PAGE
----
He made no populist promises, he offered no impossible schemes or unattainable riches. And then he won. [Continue reading…]

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How democracy gets hijacked

Carole Cadwalladr writes: In June 2013, a young American postgraduate called Sophie was passing through London when she called up the boss of a firm where she’d previously interned. The company, SCL Elections, went on to be bought by Robert Mercer, a secretive hedge fund billionaire, renamed Cambridge Analytica, and achieved a certain notoriety as the data analytics firm that played a role in both Trump and Brexit campaigns. But all of this was still to come. London in 2013 was still basking in the afterglow of the Olympics. Britain had not yet Brexited. The world had not yet turned.

“That was before we became this dark, dystopian data company that gave the world Trump,” a former Cambridge Analytica employee who I’ll call Paul tells me. “It was back when we were still just a psychological warfare firm.”

Was that really what you called it, I ask him. Psychological warfare? “Totally. That’s what it is. Psyops. Psychological operations – the same methods the military use to effect mass sentiment change. It’s what they mean by winning ‘hearts and minds’. We were just doing it to win elections in the kind of developing countries that don’t have many rules.”

Why would anyone want to intern with a psychological warfare firm, I ask him. And he looks at me like I am mad. “It was like working for MI6. Only it’s MI6 for hire. It was very posh, very English, run by an old Etonian and you got to do some really cool things. Fly all over the world. You were working with the president of Kenya or Ghana or wherever. It’s not like election campaigns in the west. You got to do all sorts of crazy shit.”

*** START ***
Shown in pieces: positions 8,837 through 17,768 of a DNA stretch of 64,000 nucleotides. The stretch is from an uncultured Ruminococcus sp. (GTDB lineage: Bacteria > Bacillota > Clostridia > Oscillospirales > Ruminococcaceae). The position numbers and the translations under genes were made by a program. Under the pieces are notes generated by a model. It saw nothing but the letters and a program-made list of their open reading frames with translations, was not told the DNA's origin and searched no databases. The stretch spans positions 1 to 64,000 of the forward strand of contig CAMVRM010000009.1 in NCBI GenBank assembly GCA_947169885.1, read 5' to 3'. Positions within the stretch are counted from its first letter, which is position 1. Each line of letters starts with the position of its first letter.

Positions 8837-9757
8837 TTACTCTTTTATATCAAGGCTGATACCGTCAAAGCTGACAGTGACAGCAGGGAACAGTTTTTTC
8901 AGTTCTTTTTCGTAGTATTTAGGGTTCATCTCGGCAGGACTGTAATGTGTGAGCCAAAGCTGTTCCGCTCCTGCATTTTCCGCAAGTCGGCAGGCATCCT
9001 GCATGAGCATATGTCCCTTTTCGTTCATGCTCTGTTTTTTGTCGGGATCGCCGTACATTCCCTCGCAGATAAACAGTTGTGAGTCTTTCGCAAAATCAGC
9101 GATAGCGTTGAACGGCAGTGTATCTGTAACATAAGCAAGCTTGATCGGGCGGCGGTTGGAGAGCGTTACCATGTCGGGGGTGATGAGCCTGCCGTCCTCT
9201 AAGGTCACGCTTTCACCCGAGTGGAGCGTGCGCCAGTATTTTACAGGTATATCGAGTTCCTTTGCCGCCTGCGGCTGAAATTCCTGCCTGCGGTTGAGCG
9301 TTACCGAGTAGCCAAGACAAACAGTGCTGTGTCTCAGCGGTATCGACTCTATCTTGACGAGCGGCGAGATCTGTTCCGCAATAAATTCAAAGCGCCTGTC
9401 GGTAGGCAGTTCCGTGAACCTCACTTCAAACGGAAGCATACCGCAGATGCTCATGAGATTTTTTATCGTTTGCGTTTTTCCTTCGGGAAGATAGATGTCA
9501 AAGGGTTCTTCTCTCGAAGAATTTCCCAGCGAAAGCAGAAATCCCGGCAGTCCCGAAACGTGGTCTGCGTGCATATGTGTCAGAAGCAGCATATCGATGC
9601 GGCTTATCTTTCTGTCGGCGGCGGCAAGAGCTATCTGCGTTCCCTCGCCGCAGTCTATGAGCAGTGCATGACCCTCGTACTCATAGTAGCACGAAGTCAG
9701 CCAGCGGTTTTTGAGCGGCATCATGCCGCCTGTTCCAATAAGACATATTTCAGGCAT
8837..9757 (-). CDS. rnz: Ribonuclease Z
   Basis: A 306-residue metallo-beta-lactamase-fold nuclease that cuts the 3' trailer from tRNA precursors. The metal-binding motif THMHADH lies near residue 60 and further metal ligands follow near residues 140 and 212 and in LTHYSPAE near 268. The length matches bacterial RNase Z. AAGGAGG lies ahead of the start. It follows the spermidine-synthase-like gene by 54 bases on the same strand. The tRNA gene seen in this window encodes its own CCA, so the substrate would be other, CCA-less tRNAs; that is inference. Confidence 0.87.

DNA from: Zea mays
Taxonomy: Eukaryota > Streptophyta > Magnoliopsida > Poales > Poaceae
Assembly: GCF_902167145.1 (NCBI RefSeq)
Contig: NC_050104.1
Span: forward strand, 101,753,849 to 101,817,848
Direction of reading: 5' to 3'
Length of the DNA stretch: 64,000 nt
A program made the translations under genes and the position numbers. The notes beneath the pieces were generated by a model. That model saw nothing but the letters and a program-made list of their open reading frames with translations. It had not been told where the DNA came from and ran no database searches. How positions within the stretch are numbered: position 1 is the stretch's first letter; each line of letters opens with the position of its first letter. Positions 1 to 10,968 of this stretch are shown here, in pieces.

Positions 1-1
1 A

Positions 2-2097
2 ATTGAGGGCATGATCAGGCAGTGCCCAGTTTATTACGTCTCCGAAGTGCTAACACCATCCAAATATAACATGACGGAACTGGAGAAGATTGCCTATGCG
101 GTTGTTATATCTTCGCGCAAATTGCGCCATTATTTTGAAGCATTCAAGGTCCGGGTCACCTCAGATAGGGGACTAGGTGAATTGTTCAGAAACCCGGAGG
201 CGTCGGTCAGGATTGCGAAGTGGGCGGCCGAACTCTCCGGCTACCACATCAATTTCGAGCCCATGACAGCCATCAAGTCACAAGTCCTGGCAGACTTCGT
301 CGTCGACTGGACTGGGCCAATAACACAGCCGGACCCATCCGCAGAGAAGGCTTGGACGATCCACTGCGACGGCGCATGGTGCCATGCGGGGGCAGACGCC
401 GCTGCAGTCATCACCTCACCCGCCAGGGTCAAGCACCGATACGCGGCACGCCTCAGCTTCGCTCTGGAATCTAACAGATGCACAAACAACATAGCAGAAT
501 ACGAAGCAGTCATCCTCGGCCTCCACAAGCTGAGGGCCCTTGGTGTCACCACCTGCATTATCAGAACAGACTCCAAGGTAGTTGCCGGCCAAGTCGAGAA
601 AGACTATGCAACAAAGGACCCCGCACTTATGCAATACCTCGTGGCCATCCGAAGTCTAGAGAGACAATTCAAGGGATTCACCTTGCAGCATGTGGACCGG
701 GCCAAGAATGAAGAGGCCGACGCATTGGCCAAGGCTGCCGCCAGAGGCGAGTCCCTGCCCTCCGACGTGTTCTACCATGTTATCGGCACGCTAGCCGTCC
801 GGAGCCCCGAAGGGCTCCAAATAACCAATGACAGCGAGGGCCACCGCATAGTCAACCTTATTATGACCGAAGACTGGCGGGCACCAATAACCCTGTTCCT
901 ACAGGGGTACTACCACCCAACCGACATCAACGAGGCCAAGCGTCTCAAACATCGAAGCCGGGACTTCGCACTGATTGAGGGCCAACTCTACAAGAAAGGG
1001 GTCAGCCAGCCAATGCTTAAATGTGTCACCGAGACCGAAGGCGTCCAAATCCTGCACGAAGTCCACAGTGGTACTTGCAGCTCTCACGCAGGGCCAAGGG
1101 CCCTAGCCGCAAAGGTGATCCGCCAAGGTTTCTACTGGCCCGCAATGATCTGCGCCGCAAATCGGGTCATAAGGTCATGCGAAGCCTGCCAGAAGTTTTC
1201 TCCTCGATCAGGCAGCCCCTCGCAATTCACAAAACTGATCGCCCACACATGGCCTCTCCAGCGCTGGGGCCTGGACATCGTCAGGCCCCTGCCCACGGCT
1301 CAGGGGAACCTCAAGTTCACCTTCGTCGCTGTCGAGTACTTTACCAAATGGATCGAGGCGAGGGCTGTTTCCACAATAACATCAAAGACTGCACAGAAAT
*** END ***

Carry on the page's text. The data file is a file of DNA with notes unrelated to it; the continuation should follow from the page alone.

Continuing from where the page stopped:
On that day in June 2013, Sophie met up with SCL’s chief executive, Alexander Nix, and gave him the germ of an idea. “She said, ‘You really need to get into data.’ She really drummed it home to Alexander. And she suggested he meet this firm that belonged to someone she knew about through her father.”

Who’s her father?

“Eric Schmidt.”

Eric Schmidt – the chairman of Google?

“Yes. And she suggested Alexander should meet this company called Palantir.”

I had been speaking to former employees of Cambridge Analytica for months and heard dozens of hair-raising stories, but it was still a gobsmacking moment. To anyone concerned about surveillance, Palantir is practically now a trigger word. The data-mining firm has contracts with governments all over the world – including GCHQ and the NSA. It’s owned by Peter Thiel, the billionaire co-founder of eBay and PayPal, who became Silicon Valley’s first vocal supporter of Trump. [Continue reading…]

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The clever timing of the Macron data dump

An election whose outcome is widely perceived as a foregone conclusion, is an election sure to be met with widespread voter apathy. Combine that with the fact that many French voters have almost equal distaste for both candidates in Sunday’s election and the assumption that its outcome is certain becomes much more questionable.